Built with faith

Chad Coleman/Mercer Island Reporter Islander Carl Dodrill stands among parts of a pipe organ being built for a church in New Orleans, La., in the workshop at his home on Mercer Island. Thirty-seven volunteers have put time into building the instrument, which is being delivered to New Orleans this week. -
Chad Coleman/Mercer Island Reporter Islander Carl Dodrill stands among parts of a pipe organ being built for a church in New Orleans, La., in the workshop at his home on Mercer Island. Thirty-seven volunteers have put time into building the instrument, which is being delivered to New Orleans this week.
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MI Presbyterian Church builds pipe organ for Catholic parish in New Orleans

Elizabeth Celms
Mercer Island Reporter

The Mercer Island Presbyterian Church has taken on a project of monumental scale. Under the direction of Island craftsman Carl Dodrill, 37 volunteers are building a majestic pipe organ from scratch for the Blessed Seelos Catholic Church in New Orleans.

The European-inspired Moller organ, which weighs three tons and includes 816 pipes, will replace the 1951 model that was destroyed when a fire gutted the church sanctuary in 2003. This week, a handful of MIPC members are driving the organ — disassembled and meticulously packed into hundreds of bubble-wrapped bundles — 2,705 miles to New Orleans, where they will personally rebuild the instrument for the parishioners of Blessed Seelos. This task is the final step in a project as extraordinary as the organ itself.

Dodrill and his wife, Halie, share a passion for the pipe organ. Just take one look at their living room, custom built from floor to ceiling with wooden and metal “surround sound” pipes, and their love of the centuries-old instrument becomes clear. While one specializes in playing the organ, the other specializes in building it.

As president of the Pipe Organ Foundation, a nonprofit charity based out of the Dodrill’s home on West Mercer Way, Carl Dodrill devotes most of his free time to the instrument’s mechanics and assembly. Even Halie Dodrill, a skillful musician, has become somewhat of an aficionado on the organ’s inner workings. Yet both are humble about their talents.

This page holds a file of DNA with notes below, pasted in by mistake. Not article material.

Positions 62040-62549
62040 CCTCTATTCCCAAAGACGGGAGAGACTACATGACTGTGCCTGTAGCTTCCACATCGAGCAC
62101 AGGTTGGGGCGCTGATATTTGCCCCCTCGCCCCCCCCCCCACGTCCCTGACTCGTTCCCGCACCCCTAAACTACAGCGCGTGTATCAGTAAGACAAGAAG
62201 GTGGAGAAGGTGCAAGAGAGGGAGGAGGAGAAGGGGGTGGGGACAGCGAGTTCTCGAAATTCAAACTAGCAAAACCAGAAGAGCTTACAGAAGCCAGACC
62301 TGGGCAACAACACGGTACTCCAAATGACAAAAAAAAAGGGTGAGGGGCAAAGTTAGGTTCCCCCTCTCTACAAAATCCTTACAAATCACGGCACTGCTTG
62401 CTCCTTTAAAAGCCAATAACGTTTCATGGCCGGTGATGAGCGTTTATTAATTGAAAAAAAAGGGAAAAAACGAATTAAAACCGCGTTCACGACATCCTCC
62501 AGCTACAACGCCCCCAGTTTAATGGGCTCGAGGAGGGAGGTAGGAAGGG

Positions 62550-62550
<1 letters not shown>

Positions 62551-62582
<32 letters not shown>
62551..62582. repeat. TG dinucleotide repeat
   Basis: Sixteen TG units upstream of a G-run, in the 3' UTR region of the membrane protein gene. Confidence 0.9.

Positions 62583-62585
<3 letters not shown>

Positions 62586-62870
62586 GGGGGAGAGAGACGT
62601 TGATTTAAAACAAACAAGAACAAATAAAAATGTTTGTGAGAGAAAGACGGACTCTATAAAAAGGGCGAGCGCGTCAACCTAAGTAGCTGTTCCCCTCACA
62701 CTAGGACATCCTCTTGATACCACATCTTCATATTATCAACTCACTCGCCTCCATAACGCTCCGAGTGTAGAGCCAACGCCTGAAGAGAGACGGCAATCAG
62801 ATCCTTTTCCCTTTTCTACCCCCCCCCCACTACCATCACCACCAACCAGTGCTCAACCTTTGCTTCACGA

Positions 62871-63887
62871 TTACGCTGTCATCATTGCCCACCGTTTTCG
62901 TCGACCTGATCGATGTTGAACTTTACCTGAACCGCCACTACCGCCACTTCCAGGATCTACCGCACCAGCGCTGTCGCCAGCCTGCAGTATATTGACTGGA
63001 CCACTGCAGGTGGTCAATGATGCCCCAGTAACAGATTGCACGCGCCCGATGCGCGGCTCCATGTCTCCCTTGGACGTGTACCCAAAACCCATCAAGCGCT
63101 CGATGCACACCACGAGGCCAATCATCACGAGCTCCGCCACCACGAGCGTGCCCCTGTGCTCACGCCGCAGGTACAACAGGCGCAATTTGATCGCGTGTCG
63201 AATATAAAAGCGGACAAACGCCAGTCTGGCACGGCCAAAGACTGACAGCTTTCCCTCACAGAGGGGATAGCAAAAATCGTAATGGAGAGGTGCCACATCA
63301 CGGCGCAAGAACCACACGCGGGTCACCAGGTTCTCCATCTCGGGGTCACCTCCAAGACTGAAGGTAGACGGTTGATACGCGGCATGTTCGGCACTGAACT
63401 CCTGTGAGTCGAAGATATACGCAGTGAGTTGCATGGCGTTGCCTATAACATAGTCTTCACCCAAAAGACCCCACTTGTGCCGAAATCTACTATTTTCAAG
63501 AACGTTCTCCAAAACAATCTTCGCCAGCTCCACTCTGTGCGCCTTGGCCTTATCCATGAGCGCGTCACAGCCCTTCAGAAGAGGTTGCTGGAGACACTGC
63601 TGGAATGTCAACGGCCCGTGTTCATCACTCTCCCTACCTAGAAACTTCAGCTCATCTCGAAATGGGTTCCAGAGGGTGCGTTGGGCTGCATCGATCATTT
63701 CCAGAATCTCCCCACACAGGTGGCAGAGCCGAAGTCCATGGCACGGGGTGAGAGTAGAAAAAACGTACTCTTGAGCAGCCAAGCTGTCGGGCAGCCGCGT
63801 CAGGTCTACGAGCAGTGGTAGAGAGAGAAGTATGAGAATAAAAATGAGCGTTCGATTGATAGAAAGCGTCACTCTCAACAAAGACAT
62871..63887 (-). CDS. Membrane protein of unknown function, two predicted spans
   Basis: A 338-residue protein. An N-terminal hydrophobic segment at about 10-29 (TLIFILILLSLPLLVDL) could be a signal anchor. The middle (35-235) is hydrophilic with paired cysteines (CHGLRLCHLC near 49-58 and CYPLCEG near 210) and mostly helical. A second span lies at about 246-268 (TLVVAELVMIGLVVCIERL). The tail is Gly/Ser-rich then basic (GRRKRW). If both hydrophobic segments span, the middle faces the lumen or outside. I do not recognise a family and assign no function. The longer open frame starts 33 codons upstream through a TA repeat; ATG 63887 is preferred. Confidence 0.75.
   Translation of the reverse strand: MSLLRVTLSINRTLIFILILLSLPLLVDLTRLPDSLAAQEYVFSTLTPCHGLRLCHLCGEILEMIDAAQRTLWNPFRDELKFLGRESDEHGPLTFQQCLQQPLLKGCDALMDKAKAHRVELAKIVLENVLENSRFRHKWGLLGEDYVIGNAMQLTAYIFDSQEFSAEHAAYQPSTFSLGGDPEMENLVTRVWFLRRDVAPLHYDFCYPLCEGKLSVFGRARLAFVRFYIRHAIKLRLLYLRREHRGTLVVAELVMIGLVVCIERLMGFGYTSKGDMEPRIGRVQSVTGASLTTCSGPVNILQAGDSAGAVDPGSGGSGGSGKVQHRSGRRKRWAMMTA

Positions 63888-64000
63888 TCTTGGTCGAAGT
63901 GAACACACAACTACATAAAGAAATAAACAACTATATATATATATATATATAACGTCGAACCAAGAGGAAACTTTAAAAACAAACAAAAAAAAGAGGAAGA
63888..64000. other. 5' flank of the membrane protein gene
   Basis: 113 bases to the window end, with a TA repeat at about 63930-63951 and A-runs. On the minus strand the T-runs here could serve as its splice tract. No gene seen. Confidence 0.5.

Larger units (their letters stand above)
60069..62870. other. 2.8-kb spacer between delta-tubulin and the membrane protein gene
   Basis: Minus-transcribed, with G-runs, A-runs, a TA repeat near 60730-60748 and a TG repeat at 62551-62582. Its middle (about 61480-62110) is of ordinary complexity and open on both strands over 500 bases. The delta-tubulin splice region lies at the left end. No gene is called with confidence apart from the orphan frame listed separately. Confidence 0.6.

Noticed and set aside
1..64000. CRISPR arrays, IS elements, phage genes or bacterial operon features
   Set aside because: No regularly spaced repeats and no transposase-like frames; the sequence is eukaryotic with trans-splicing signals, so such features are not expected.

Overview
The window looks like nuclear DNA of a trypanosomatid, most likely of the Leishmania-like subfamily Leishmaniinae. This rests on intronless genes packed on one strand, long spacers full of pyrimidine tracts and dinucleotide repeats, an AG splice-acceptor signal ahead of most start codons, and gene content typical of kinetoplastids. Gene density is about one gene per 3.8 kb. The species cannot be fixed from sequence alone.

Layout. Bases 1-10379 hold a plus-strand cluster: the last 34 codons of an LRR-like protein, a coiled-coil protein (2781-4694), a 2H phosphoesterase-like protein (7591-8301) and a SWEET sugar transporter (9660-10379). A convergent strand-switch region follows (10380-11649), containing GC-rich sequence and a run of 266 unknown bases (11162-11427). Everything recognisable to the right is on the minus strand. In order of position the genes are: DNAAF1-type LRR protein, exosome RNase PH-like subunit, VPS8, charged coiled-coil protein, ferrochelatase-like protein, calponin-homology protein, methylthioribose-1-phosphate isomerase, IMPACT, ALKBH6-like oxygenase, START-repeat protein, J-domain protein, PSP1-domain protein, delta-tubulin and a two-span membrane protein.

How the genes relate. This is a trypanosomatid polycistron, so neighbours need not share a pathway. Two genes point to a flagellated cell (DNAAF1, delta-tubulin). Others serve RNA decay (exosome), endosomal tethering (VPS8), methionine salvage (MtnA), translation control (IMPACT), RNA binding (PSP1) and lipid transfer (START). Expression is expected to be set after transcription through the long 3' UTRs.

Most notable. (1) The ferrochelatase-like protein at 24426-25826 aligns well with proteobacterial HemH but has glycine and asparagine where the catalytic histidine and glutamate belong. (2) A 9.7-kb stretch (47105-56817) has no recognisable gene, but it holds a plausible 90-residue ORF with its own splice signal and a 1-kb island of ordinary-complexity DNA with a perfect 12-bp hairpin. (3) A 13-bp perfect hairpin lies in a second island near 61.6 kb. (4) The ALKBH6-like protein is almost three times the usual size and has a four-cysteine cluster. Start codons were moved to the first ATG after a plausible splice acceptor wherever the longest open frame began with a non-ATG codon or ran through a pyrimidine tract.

“I’m knowledgeable enough to know that I don’t know very much [about the organ], so I’ve surrounded myself with people who are very knowledgeable,” Carl Dodrill said.

One such person is pipe organ artisan Paul Fritts. Dodrill met Fritts, who runs a workshop in Tacoma, 18 years ago as an aspiring apprentice. Since then, the Islander has cultivated his passion for crafting organs under Fritts’ guidance and now shares this knowledge with fellow foundation members.

Fred Beck, one of the Pipe Organ Foundation’s 37 volunteers, has learned much over the past 17 months. He has learned pneumatic pipe technology, tips in carpentry and how to adjust an organ’s electrical switch stack. After a career working with computers for Boeing, the retiree enjoys using his technical skills on a more archaic instrument. Pipe organ tinkering is now part of Beck’s weekends.

“It’s a joy to work with people so willing to share, learn and grow,” Beck said of the Pipe Organ Foundation. “They are very talented and capable people. It’s a real learning experience.”

And it is also a lot of work.

In total, the group of volunteers has spent 3,700 hours on the Blessed Seelos project. Much of this time has been devoted to stacks and stacks of paperwork.

The planning required to assemble, disassemble and reassemble a musical puzzle of 800-plus pieces is mind boggling. But with three completed organs under its belt, the foundation’s fourth “opus” — as each crafted organ is called — serves as an example of the group’s professionalism.

Although the majority of foundation members are volunteers, the man orchestrating the project is local organ builder Jim Stetner.